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Every home or building should have some form of mechanical or passive ventilation, whether inside the home, or in the attic. The question remains: how much ventilation do you need?
The general rule is: ventilate only as required to solve or alleviate a problem, rather that ventilating for it’s own sake. For example, many older homes have survived without a bathroom fan or range hood. Some other older homes have never had roof ventilation (roof vents) and have never had any mold or mildew problems. The amount and type of ventilation required depends on many factors, such as lifestyle, type of heating system, building style, air tightness, and number of inhabitants.

Bathroom fans

The effective operation of a bathroom fan depends almost entirely on the quality of the installation. We have often said that even an inexpensive fan can be made to operate at maximum efficiency with a quality installation, while an expensive fan cannot be made to operate at maximum efficiency with a poor installation. We always recommend that homeowners examine the features of a bathroom fan closely because you only need to install a good fan once!

All our fans are installed in the following manner:
1] the fan housing’s holes and air leakage points are sealed with aluminum tape;
2] the ductwork is rigid;
3] the joints are sealed and screwed;
4] the ductwork is routed, in the shortest run possible, to a roof exhaust cap with damper;
5] the ductwork is insulated with “slip-on” insulation sleeve, or sprayed with foam insulation;
6] the ceiling penetration is air sealed with one-part foam
7] for long runs of ductwork (over 3 LF) we use a “vibration de-coupler”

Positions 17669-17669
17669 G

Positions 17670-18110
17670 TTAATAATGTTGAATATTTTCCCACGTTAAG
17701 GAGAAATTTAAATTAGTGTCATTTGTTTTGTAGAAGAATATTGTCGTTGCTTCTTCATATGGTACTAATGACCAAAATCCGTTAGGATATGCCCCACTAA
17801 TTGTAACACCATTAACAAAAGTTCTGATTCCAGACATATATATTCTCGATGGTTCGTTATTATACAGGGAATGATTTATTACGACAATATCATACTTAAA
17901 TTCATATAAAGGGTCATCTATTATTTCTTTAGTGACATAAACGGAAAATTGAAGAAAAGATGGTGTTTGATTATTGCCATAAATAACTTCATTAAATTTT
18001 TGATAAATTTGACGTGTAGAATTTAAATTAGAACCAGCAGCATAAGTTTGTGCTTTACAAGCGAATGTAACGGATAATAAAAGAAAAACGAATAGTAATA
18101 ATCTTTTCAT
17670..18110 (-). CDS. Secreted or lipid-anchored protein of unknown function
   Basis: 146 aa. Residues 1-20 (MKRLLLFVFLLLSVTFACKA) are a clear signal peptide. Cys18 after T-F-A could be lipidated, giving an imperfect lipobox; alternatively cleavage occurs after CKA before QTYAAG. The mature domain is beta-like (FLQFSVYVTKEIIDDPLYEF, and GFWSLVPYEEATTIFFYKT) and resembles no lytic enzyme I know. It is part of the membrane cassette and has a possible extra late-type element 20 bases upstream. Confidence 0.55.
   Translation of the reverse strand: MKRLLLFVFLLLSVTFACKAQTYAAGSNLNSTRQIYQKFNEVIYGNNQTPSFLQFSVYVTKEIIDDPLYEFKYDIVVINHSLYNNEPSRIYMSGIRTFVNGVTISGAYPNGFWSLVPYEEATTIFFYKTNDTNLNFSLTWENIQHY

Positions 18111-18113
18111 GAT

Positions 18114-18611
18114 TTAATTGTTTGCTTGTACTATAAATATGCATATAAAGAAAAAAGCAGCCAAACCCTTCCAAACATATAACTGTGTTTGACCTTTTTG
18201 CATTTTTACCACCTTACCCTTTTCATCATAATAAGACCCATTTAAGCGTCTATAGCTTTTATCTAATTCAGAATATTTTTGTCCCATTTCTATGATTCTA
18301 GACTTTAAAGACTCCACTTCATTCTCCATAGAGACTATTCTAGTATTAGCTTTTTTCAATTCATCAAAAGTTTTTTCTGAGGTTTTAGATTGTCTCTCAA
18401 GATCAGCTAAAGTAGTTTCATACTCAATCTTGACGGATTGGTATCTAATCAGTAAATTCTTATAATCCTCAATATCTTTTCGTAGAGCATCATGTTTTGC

8] for some fans we will install in-line backdraft dampers to prevent cold air “spillage”

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Kitchen range exhaust hoods

A well-operating kitchen range hood should exhaust un-wanted (ie. Burnt?) food and cooking odours, excessive moisture and humidity and excess heat generated by cooking. The same rules for proper installation apply for range hoods as bath fans.

Attic ventilation

Much emphasis has been placed on the 300:1 attic ventilation rule. That is, one square foot of ventilation for every three hundred square feet of attic. The merits of this “rule” are under some intensive debate and discussion in the industry. For example, how do you measure effective attic ventilation? How important are the soffit vents?

We feel that attic ventilation should only be required in the summer, when the sun’s radiant rays generate excessive heat in the attic. Ventilation is required merely to exhaust this hot air. Research indicates that the colour of your shingles and the amount of shading will be the prime determining factors of how much ventilation you will require, and how long the shingles will last.